Lame Quote of the Year
think we are going to win the West", Charlie "Meats"
Monfort, owner and
CEO of the Rockies, April 4 (Opening Day), 2005.
One more from Charlie "Chuckles"
"I know that a lot
of teams would like to have the nucleus of players and fan support we have."
(Maybe so, but the only Major League team might be Tampa Bay.
Most minor league teams above single A would probably stick with what
they have. Ed.)
Terrmel (Sister) Sledge, Nationals
Coco Crisp, Indians
Milton Bradley, Dodgers
Wily Mo Pena, Reds
Best Songs to Play
Way to the Game:
"Centerfield" by John Fogerty
"I Can't Help You Now" by Bonnie Raitt
"A lot of lies. A lot of lies. We have been told this and
told that, then nothing was done or the complete opposite was done. There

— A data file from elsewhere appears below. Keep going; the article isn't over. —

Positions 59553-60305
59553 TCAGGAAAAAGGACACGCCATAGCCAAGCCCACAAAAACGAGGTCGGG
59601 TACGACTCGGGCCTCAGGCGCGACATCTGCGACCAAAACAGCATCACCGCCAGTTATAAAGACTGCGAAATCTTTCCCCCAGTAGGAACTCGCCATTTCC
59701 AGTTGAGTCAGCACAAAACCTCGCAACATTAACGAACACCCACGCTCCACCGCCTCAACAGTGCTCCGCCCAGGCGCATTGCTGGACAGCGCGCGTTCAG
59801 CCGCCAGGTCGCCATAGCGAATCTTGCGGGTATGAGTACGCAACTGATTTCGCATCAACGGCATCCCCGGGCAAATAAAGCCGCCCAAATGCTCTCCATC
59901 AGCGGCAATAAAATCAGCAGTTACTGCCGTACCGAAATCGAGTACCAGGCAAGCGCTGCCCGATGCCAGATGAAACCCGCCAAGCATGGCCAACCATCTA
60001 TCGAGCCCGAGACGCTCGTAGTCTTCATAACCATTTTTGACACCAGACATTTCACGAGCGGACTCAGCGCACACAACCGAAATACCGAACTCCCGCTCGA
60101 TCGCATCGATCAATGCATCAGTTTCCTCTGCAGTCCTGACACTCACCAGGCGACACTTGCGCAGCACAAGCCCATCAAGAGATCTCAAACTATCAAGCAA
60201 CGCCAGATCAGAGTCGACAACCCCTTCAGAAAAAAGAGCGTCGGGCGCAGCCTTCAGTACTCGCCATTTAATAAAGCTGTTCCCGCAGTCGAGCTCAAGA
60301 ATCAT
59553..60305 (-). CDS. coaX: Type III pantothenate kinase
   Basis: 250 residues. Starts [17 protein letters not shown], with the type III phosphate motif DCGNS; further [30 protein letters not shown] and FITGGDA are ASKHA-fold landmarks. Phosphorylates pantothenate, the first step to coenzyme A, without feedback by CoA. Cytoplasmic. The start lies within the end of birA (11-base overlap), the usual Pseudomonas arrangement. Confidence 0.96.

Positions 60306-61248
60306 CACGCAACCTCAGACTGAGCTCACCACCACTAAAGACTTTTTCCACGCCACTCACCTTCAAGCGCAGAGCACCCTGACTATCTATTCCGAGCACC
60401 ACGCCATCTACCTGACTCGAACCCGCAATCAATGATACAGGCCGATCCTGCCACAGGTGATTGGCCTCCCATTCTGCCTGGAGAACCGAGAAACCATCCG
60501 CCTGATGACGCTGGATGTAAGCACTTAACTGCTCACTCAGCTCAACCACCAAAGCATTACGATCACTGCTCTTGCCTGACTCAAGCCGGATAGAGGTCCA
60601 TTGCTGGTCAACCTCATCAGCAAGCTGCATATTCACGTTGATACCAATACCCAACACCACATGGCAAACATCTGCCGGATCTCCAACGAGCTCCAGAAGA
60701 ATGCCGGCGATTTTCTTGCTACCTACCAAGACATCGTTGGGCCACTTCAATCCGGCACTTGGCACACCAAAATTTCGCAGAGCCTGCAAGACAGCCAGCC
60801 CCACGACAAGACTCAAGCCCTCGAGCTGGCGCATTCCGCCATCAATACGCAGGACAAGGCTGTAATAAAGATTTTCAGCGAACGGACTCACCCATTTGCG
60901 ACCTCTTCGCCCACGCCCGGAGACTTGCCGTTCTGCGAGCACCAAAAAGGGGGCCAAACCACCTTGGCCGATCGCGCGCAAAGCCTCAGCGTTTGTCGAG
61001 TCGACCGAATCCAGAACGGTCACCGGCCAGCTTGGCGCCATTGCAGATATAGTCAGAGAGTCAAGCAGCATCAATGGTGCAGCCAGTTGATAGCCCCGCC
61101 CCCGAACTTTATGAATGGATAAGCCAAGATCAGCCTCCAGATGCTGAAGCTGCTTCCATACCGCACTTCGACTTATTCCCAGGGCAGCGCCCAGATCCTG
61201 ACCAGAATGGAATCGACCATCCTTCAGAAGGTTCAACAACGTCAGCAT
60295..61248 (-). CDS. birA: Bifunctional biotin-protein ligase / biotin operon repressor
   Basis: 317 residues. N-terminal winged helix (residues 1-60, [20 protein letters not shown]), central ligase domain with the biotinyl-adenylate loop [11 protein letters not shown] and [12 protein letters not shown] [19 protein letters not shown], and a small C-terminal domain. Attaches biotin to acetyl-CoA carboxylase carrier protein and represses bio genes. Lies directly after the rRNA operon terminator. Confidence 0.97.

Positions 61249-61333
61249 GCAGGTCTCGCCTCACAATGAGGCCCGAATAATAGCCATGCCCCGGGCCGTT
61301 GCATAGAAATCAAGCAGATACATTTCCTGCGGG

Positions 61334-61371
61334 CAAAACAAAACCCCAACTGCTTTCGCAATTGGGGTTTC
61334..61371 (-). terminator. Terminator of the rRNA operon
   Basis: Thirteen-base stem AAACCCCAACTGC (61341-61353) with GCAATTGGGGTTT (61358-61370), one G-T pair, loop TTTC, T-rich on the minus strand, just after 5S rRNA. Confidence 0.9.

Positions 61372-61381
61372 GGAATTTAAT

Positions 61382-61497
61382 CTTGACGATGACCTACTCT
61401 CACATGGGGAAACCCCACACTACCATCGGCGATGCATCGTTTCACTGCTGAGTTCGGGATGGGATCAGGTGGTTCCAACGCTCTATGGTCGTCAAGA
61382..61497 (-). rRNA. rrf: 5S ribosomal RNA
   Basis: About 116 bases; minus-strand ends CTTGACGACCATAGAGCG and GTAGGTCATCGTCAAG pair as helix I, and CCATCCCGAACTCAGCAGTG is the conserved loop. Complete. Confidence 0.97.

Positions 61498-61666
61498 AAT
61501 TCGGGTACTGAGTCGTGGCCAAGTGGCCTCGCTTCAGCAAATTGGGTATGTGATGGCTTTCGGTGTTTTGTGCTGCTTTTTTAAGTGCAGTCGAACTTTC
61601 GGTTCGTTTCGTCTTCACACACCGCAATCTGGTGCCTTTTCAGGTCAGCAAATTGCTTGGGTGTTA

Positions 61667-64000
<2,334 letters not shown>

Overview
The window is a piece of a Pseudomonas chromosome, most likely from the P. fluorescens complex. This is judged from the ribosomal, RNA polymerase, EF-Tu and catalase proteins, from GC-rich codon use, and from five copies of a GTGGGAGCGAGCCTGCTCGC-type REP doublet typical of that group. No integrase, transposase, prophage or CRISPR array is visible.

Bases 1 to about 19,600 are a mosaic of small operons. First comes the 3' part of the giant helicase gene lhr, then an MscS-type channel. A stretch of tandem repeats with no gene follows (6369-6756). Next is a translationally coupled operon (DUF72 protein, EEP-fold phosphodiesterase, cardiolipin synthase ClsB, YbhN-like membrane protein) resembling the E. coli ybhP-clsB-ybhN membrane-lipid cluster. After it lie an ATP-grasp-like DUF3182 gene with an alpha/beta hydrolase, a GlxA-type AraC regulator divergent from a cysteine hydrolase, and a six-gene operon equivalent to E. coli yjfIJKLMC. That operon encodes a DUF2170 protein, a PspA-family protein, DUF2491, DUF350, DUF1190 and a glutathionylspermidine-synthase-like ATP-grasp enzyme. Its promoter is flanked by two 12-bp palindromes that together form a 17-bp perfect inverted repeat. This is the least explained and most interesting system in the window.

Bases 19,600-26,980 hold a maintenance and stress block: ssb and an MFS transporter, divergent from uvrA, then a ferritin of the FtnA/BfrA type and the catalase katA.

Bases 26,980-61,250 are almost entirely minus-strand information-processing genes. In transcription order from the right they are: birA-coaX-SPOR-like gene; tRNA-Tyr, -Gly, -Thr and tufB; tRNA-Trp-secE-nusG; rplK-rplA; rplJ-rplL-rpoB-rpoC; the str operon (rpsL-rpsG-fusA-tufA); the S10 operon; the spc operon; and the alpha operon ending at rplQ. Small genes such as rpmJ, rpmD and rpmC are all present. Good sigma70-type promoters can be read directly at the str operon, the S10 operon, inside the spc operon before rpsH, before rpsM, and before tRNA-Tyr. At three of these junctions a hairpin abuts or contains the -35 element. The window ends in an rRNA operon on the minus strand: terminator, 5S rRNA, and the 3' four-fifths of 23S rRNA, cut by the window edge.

has been a lot of stuff that has happened and said from upstairs that hasn't
come true." Larry Walker, as quoted in the Denver Post.
Rockies Trade for Clemens, Giambi
Biggest Deal in Franchise History
April 1, 2005. The Colorado Rockies announced early this morning
that they had acquired the services of future Hall of Famers
Roger Clemens from Houston and slugger Jason Giambi from the
Yankees. Todd Helton, Matt Holiday, Preston Wilson, and Garret
Atkins will be sent to the Astros, while pitchers Jeff Francis,
Jason Jennings, Shawn Chacon, and Joe Kennedy will be dispatched
to New York as part of the deal. The Rockies also agreed to
continue paying the salaries of all players involved.
"To heck with the future, we want to win now!" exclaimed
Rockies' owner "Meats" Monford.
In related stories, Clemens and Giambi announced their
retirements from baseball, effective immediately.
Former Rockies Announcer Admits Steroid Use
Tried to divert attention by accusing Helton.
Wayne Hagin admitted he was only able to announce Rockies games
from 1993 through 2003 by getting hopped up on "the juice".